How the Supreme Court May Have Killed Filibuster Reform

Senate Majority Leader Harry Reid Photograph by Andrew Harrer/Bloomberg

The big health-care decision from the Supreme Court isn’t expected until Thursday morning. But in the meantime, the court’s growing activism has unsettled Democrats in Washington and across the country. Their concern doesn’t stem only from decisions such as Citizens United (which the court opted not to revisit this week), but from the speed at which established case law—such as that governing the constitutionality of the individual mandate, which few legal scholars questioned as recently as three years ago—is being overturned or simply ignored.

One likely result of this, according to Jim Manley, a former top aide for Senate Majority Leader Harry Reid of Nevada, is to kill off whatever slim chance there was that the Senate might agree to reform the filibuster. That’s the blocking mechanism Republicans have used routinely over the past three years to force Democrats to come up with 60 votes, rather than the 50 votes required to pass legislation. Filibuster abuse is a big reason why Congress has become such a dysfunctional organization (more about that here). “It’s impossible to imagine filibuster reform happening in light of the last couple weeks,” Manley told me.

As recently as last month, Reid apologized for not having helped a group of young Democratic senators who’d sought to reform the filibuster at the beginning of the last Congress. This suggested Reid was now open to reform—a big deal, because the perennial problem for those who support reform is getting the majority party (which controls the rules) to act. Typically that’s difficult, because senators in the majority who are frustrated about getting blocked also recognize that they’ll probably one day find themselves in the minority and want to employ the filibuster themselves. But things had gotten so bad that it looked like that might finally change, even with Republicans not interested in the issue, at least for now.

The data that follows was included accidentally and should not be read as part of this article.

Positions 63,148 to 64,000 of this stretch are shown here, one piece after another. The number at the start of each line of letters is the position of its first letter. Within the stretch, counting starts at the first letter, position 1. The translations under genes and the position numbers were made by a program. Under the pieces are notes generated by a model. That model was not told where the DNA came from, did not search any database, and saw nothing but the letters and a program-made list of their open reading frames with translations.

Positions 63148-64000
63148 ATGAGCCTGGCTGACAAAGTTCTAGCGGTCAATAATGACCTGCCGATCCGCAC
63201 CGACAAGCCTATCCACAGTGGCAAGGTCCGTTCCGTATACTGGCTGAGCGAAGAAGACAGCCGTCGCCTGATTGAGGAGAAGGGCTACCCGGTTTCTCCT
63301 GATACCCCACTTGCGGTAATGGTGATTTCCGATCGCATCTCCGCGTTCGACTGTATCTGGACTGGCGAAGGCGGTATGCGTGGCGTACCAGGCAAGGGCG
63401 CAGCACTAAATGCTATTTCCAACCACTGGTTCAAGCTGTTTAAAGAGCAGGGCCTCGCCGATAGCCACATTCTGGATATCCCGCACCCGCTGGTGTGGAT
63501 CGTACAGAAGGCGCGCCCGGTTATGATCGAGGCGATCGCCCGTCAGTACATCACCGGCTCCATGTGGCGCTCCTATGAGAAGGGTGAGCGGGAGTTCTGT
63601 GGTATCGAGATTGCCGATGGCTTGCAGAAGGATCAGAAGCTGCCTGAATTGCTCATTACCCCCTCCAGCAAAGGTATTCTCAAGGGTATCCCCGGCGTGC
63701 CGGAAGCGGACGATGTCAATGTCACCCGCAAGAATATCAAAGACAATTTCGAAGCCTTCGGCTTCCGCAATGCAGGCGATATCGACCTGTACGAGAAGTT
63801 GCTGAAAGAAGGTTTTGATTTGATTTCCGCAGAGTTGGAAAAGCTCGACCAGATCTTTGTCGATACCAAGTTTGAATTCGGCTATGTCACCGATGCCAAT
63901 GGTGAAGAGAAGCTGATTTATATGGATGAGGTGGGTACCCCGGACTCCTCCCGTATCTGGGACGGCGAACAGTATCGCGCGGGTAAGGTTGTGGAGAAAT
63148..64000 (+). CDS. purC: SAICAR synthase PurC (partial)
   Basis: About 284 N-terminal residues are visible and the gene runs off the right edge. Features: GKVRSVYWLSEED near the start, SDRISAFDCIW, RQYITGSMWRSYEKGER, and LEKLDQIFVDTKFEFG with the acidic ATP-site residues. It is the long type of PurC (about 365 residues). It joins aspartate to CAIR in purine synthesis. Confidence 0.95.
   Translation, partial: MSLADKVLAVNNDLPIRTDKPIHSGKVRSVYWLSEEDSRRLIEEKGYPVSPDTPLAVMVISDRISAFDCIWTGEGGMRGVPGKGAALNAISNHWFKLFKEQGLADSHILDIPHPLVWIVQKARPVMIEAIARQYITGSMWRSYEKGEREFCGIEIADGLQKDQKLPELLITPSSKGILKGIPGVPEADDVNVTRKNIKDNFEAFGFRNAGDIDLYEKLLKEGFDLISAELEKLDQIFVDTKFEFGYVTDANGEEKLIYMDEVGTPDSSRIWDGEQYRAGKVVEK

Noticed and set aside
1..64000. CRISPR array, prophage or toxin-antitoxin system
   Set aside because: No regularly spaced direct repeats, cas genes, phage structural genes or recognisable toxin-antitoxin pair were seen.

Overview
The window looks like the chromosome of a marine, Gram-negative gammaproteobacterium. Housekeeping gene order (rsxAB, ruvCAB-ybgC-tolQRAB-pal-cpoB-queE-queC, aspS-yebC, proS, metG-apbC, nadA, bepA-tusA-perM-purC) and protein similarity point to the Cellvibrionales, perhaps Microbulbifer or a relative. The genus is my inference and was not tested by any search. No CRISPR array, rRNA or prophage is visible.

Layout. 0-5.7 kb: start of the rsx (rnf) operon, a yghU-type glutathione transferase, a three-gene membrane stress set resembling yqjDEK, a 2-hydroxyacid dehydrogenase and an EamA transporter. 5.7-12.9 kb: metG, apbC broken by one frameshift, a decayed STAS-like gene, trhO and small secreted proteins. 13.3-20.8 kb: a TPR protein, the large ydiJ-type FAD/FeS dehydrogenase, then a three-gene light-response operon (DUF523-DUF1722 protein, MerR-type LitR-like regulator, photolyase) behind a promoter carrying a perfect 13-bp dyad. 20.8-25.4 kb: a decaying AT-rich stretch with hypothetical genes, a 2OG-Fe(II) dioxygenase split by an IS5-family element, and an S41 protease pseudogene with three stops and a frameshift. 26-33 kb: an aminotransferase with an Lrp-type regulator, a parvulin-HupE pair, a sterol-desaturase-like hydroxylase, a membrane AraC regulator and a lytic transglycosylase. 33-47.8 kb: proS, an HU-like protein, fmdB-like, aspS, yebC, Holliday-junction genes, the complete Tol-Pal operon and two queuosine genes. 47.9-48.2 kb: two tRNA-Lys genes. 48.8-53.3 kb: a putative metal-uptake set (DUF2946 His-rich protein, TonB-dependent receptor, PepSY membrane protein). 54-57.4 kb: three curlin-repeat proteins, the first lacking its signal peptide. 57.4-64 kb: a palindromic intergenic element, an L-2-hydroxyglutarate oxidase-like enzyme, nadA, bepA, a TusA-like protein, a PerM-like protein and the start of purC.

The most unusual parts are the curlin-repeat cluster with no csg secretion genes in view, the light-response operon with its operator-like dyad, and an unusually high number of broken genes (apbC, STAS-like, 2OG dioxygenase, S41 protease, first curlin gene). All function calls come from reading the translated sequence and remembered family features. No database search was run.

According to Manley, however, the court’s decisions over the past few weeks, and the likelihood that it will strike down the health-care law, have convinced a number of Democratic senators that they cannot risk eliminating the filibuster since they may well find themselves in the minority after November. (My guess is they will be.) The basis of their concern is abortion—specifically, that the court cannot be counted on to uphold Roe v. Wade, and that a Republican Party increasingly intent on outlawing abortion will quickly do so if Republicans and Mitt Romney control Washington after the election.

On Tuesday, in fact, Reid pulled an important flood-insurance bill from the Senate floor because Republican Senator Rand Paul of Kentucky had insisted on attaching a “fetal personhood” amendment stating that life begins at conception. That kind of zeal, and the court’s activism, will probably be enough to convince Democrats they cannot afford to give up what would be their last bulwark against Republicans.

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